Imad bin Salih
University of Tunis
President of the Tazamort Association
Humans’ relationship with the olive tree was more than just a utilitarian one based on harvesting and squeezing its fruit for use in food, medicine and cosmetics. The olive tree acquired a spiritual and metaphorical significance, and the olive was revered by all peoples, civilisations and religions. Oral traditions and folk proverbs have immortalised the most beautiful imagery and the most amazing depictions of the olive tree in the collective memory. The subject of this study is the olive tree in folk proverbs in Tunisia and on the island of Djerba in particular.
While researching various aspects of the folk proverbs related to olives and their derivatives, I was delighted to discover linguistic richness, depth of meaning and rich metaphors and expression. The phrases and idiomatic expressions related to olives are not only classic Arabic terms in the collective culture that are only understood through their lexical meanings; they are used figuratively and symbolically on different occasions in a variety of Arab cultural environments, including nonstandard ones.
The speakers sometimes use these proverbs and idiomatic expressions metaphorically to support their arguments. Because of their expressive power, these proverbs and expressions found their way into modern Arabic dictionaries, colloquial works, and dictionaries of colloquial and borrowed words. They were then disseminated widely by linguists, writers, media professionals and the general public.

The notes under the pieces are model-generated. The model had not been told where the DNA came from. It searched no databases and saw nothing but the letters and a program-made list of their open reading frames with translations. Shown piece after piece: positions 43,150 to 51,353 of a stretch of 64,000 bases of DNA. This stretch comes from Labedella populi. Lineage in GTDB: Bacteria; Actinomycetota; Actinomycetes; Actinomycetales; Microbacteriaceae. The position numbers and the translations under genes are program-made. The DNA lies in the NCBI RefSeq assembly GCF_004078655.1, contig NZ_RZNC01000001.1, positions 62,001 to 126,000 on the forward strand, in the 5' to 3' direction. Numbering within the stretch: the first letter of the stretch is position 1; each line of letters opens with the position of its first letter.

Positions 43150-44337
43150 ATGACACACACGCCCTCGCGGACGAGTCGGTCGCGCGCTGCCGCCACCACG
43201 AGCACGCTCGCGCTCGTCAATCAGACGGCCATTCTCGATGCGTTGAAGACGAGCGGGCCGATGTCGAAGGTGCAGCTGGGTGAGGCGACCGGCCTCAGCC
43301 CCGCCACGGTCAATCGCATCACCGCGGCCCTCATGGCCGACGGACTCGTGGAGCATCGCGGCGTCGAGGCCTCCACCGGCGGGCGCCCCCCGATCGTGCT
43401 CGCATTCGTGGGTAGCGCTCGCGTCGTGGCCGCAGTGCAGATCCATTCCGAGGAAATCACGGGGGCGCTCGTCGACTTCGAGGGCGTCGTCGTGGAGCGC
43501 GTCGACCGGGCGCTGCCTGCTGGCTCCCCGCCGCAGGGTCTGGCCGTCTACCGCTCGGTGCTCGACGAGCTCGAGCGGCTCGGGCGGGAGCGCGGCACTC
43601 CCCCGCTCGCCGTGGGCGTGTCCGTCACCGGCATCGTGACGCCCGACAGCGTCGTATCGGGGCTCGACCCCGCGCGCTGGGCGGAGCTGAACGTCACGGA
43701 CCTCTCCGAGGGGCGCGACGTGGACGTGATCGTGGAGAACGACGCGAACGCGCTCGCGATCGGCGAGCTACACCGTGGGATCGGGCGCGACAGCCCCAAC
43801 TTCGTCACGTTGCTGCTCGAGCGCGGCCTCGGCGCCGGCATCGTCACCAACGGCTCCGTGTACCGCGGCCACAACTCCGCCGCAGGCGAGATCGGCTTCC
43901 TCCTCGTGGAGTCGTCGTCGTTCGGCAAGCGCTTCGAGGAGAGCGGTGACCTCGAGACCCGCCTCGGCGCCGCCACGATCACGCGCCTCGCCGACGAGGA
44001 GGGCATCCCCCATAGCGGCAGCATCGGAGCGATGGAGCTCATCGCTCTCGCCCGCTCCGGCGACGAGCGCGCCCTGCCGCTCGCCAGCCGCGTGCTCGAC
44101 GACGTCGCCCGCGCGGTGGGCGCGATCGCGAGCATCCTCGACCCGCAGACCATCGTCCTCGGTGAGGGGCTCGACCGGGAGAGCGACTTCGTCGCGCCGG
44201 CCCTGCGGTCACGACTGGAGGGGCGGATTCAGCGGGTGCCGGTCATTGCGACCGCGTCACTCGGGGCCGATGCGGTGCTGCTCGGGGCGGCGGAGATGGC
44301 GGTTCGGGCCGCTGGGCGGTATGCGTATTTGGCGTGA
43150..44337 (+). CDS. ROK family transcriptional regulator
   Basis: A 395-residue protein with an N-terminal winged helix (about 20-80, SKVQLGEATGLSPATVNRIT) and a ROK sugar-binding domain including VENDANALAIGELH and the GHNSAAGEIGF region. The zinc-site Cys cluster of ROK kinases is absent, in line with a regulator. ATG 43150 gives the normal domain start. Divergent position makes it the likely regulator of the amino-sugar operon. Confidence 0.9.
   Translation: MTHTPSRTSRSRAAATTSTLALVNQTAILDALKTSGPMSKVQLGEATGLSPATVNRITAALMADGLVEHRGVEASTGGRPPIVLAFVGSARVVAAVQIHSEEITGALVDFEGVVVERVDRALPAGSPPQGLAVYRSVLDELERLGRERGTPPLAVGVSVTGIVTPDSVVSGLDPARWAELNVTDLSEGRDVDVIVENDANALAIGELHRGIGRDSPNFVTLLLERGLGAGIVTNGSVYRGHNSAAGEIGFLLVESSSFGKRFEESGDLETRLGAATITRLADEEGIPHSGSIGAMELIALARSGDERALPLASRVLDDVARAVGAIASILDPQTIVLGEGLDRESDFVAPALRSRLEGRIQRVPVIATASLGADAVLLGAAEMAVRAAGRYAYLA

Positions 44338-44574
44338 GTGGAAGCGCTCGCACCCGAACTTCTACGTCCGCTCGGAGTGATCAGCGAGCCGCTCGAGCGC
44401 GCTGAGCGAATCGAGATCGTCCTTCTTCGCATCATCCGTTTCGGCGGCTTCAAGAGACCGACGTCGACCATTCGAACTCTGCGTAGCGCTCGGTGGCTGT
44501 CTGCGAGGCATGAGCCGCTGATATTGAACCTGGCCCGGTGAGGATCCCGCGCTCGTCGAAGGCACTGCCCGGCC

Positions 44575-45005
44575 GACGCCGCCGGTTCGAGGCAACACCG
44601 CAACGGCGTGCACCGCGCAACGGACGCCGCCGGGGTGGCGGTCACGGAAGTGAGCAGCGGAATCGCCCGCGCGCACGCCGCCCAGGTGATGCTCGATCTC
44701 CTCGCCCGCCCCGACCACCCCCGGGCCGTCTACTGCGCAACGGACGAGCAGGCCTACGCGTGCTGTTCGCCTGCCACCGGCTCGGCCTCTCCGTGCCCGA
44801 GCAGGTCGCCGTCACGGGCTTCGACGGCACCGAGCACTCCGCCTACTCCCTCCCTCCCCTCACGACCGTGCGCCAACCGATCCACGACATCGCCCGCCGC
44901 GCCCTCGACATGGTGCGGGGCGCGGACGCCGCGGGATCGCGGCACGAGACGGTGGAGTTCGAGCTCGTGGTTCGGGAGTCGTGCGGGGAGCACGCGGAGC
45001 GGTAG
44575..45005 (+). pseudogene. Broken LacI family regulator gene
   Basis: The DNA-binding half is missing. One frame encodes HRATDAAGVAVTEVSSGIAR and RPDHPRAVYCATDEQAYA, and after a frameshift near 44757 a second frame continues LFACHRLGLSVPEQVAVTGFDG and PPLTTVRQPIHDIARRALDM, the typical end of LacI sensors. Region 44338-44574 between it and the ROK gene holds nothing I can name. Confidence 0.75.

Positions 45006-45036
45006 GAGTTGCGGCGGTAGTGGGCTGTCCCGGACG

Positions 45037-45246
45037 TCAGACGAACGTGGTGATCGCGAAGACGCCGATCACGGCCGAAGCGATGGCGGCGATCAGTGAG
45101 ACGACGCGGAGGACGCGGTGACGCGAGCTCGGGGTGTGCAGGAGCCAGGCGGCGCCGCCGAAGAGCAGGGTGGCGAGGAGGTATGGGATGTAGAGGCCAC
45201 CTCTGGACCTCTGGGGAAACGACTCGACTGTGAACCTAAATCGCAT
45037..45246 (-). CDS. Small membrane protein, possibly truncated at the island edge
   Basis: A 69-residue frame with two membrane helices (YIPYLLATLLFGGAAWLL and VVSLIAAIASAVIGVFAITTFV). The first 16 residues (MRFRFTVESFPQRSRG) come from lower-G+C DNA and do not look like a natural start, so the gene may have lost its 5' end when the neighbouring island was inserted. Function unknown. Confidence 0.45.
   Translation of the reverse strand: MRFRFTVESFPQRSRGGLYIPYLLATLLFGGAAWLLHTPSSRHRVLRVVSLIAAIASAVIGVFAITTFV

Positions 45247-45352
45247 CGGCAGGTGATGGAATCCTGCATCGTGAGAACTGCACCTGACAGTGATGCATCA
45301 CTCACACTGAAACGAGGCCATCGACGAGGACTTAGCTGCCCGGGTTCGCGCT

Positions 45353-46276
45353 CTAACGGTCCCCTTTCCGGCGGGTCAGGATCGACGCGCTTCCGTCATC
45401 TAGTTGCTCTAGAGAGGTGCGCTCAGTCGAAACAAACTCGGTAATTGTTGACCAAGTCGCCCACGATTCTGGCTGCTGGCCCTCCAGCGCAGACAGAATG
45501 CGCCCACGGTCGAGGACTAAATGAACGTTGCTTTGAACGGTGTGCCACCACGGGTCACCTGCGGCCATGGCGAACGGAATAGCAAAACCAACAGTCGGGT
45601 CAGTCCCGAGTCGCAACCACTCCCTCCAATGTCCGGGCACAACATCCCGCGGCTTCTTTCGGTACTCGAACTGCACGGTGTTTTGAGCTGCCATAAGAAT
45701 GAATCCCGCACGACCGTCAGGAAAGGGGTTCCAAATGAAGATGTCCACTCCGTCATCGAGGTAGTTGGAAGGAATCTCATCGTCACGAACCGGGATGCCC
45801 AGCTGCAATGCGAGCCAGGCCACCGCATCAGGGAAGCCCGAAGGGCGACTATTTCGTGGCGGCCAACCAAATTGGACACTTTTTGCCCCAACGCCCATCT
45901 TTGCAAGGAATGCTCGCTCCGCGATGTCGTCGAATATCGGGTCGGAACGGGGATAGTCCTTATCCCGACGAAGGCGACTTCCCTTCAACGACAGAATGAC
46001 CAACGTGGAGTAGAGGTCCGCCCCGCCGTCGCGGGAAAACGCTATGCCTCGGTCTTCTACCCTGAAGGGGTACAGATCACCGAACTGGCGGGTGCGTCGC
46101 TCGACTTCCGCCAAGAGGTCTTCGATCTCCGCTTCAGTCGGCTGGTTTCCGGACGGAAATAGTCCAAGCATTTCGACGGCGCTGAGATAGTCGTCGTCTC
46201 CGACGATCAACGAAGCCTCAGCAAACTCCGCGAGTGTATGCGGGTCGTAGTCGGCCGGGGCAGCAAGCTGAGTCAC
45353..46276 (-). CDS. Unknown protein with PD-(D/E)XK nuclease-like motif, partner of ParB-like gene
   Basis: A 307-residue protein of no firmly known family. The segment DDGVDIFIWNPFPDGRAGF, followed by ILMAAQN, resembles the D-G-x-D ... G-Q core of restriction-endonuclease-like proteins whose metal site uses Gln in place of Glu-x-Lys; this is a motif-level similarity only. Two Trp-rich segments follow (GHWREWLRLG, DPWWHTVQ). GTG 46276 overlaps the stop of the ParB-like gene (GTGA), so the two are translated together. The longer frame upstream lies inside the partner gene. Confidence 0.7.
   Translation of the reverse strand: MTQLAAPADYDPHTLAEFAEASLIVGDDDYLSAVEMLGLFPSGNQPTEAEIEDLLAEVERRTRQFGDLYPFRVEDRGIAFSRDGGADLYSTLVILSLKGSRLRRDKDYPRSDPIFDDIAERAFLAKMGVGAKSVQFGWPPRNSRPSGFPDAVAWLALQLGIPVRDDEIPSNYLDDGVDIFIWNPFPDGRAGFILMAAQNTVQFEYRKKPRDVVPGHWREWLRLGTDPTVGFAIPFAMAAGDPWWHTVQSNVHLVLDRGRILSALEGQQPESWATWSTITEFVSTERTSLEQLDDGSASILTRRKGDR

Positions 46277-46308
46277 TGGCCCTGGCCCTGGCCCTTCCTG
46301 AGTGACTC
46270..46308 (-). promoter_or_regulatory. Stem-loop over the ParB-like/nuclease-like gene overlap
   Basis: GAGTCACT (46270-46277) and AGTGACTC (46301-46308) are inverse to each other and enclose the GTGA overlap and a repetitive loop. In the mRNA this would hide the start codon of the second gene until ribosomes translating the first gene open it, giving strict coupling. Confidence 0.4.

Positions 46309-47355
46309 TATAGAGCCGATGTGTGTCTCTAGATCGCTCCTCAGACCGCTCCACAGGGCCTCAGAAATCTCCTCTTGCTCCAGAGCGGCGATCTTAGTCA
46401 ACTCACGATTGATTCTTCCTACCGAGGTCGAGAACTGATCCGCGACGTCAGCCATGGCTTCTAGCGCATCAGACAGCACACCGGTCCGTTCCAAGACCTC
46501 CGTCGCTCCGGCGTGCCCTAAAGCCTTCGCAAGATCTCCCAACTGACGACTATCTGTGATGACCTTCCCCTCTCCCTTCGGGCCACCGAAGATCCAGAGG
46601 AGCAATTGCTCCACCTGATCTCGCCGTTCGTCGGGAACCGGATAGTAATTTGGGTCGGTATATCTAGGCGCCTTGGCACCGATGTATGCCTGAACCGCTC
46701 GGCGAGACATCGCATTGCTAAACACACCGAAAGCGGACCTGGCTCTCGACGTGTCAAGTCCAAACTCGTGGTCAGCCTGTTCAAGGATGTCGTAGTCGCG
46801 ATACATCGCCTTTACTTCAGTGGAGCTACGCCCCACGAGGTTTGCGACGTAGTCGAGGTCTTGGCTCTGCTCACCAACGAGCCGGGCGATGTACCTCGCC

This study used the corpus of local and national proverbs, and I attempted to enrich it with similar examples from the Arab world's Maghreb and Mashreq countries. Their semantic and historical symbolic representations have been restored and they have gained new meanings over time, which are easier for the public to comprehend and reproduce.
In its form and content, the proverb is saved not only in the memory and social cultural heritage; as demonstrated with examples, its connotations are evolving. The use of the olive in proverbs and its symbolic connotation have evolved and contributed to the Arab community's expressive tools, forming an important component of the discourse.
On the basis of the above-mentioned, proverbs can be described as a compilation of local and human experiences and a compilation of a long experience for successive generations. In the classical language, “poetry is the Diwan of the Arabs” but, in folk culture, proverbs are the Diwan of Arabic prose and possibly the Diwan of all nations.